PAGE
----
Good read here, could be stopped out of a few VXX LONG positions today.
Written by Lance Roberts | Nov 26, 2019
In a market that is excessively bullish, and overly complacent, investors are “willfully blind” to the relevant “risks” of excessive equity exposure. The level of bullishness, by many measures, is extremely optimistic.
Not surprisingly, that extreme level of bullishness has led to some of the lowest levels of volatility and cash allocations in market history.
Of course, these actions must have a supporting narrative.
Stocks To Be Propelled Higher In 2020: U.S. equity strategist, David Kostin said:
“We expect the current bull market in US equities will continue in 2020. The durable profit cycle and continued economic expansion will lift the S&P 500 index by 5% to 3250 in early 2020.”
The Great Rotation: JP Morgan analyst Nikolaos Panigirtzoglou said:
“Given this year proved to be a strong year for equity markets, helped by institutional investors, then we should see retail investors responding to this year’s equity market strength by turning [into] big buyers of equity funds in 2020. This suggests 2020 could be another strong year for equities driven by retail rather than institutional investors.”
This is an interesting turn of sentiment considering that just a month ago headlines were plastered with “recession” fears.
Despite the “narrative,” and the “prima facie” evidence you shouldn’t “Fight The Fed,” the current detachment of prices from valuations, and the deviation of price from long-term norms, are concerning.
CAPE-5 is a modified version of Dr. Robert Shiller’s smoothed 10-year average. By using a 5-year average of CAPE (Cyclically Adjusted Price Earnings) ratio, it becomes more sensitive to market movements. Historically, deviations above +40% have preceded secular bear markets, while deviations exceeding (-40%) preceded secular bull markets.
Also, as I noted in Monday’s missive on “Investing vs Speculation:”
“Regression to the mean is the most powerful law in financial physics: Periods of above-average performance are inevitably followed by below-average returns, and bad times inevitably set the stage for surprisingly good performance.” – Jason Zweig
The chart below is the 3-year average of annual inflation-adjusted returns of the S&P 500 going back to 1900. The power of regression is clearly seen. Historically, when returns have exceeded 10% it was not long before returns fell to 10% below the long-term mean which devastated much of investor’s capital.
Not surprisingly, when the price of the index has deviated significantly from the underlying long-term moving averages, corrections and bear markets have not been too distant.
Combining the above measures (volatility, valuation, and deviation) together shows this a bit more clearly. The chart shows both 2 and 3-standard deviations above the 6-year moving average. The red circles denote periods where valuations, complacency, and 3-standard deviation moves have converged.
While the media continues to suggest the markets are free from risk, and investors should go ahead and “stick-their-necks-out,” history shows that periods of low volatility, high valuations, and deviations from long-term means has resulted in very poor outcomes.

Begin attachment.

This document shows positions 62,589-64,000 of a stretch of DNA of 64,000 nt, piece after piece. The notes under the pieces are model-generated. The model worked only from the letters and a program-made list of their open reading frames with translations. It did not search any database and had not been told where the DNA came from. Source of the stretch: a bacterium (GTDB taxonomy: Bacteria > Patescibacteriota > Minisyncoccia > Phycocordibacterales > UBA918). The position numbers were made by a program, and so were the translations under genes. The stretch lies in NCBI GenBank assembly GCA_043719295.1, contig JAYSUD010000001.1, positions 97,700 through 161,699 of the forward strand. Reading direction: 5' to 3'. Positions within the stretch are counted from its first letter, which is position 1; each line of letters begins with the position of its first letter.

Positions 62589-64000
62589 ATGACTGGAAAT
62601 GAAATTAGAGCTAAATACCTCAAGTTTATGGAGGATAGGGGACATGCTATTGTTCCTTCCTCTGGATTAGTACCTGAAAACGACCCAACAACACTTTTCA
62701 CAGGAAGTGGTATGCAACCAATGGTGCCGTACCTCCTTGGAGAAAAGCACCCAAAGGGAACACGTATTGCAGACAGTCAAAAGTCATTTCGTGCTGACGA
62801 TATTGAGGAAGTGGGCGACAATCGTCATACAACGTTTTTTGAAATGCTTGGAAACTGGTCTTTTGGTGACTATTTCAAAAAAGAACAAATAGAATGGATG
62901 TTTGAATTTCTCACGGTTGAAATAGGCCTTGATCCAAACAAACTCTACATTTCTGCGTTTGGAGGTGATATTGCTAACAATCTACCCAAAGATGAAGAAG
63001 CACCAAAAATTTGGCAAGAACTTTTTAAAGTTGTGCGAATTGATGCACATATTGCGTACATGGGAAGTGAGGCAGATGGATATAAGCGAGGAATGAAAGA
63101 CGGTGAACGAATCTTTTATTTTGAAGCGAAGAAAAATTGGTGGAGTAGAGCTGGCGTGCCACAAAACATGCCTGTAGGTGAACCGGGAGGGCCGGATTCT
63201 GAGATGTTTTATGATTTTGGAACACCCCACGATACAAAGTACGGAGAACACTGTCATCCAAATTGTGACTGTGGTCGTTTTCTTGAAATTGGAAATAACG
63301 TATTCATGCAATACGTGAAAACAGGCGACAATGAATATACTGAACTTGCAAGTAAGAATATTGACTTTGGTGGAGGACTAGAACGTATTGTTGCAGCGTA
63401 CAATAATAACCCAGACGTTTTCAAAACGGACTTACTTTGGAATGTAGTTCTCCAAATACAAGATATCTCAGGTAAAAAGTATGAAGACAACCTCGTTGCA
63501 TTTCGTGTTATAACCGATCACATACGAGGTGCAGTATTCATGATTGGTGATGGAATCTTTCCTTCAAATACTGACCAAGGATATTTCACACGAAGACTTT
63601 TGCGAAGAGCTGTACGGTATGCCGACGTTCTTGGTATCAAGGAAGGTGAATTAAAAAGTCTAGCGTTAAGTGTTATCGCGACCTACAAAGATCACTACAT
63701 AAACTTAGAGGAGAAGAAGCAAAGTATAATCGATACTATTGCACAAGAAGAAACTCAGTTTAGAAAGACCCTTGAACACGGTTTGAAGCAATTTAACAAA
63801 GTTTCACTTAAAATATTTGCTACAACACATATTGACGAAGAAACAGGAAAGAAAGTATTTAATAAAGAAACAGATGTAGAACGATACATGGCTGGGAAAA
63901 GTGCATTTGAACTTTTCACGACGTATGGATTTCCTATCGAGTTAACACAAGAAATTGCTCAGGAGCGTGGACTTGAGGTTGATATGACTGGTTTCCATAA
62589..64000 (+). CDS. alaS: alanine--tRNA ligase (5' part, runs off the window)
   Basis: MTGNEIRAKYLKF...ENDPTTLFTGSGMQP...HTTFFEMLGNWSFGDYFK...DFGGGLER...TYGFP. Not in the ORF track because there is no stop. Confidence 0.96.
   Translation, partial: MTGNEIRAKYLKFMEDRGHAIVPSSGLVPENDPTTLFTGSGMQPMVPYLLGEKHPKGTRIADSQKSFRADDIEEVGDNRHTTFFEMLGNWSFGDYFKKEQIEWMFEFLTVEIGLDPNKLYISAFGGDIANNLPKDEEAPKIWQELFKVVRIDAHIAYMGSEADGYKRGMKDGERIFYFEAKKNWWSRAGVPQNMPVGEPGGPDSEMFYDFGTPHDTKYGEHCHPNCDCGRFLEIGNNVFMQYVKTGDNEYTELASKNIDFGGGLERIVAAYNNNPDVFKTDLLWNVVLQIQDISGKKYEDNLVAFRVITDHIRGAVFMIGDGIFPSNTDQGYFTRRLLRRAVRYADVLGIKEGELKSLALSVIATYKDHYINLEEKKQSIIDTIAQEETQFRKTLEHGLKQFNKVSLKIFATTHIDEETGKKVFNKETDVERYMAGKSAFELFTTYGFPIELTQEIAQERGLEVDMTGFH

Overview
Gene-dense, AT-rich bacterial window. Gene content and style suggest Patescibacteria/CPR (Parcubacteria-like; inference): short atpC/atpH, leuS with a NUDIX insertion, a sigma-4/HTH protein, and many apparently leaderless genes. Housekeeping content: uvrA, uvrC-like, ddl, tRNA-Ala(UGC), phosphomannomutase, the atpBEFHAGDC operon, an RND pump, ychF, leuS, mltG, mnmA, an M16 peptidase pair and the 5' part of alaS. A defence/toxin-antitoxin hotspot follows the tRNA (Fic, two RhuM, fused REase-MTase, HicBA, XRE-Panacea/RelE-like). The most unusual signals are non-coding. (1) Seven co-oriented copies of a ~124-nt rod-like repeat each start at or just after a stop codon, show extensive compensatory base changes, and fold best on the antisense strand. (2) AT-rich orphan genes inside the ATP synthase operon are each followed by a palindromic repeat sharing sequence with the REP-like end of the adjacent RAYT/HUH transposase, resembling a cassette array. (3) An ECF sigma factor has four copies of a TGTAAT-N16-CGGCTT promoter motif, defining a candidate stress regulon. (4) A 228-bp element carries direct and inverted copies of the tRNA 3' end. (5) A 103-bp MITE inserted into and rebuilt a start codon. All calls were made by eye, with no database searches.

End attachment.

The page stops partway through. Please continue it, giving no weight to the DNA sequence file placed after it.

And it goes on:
Lastly, there has been a lot of talk about how markets have entered into a new “secular bull market” period. As I discussed in “Which Secular Bull Market Is It,” I am not sure such is the case. Given the debt, demographic and deflationary backdrop, combined with the massive monetary interventions of global Central Banks, it is entirely conceivable this is more like the 1920-29 advance that led up to the “Great Depression.”
Regardless, whenever the RSI (relative strength index) on a 3-year basis has risen above 70, it has usually marked the end of the current advance. Currently, at 75, there is little doubt the market has gotten ahead of itself.
No matter how you look at it, the risk to forward returns greatly outweighs the reward presently available.Revision Of Belief
Importantly, this doesn’t mean that you should “sell everything” and go hide in cash, but it does mean that being aggressively exposed to the financial markets is likely not wise.
It reminds me much of what Nassim Taleb once penned in his 2007 book “The Black Swan.”
“Consider a turkey that is fed every day. Every single feeding will firm up the bird’s belief that it is the general rule of life to be fed every day by friendly members of the human race ‘looking out for its best interests,’ as a politician would say.
On the afternoon of the Wednesday before Thanksgiving, something unexpected will happen to the turkey.
It will incur a revision of belief.”
Such is the market we live in currently.
It has become a “Turkey” market. Unfortunately, like Turkeys, we really have no clue where we are on the current calendar. We only know that today is much like yesterday, and the “bliss” of calm and stable markets have lulled us into extreme complacency.
You can try and fool yourself that weak earnings growth, low interest rates, and high-valuations are somehow are justified. The reality is, like Turkeys, we will ultimately be sadly mistaken and learn a costly lesson.
Edited by dTraderB, 26 November 2019 - 10:14 AM.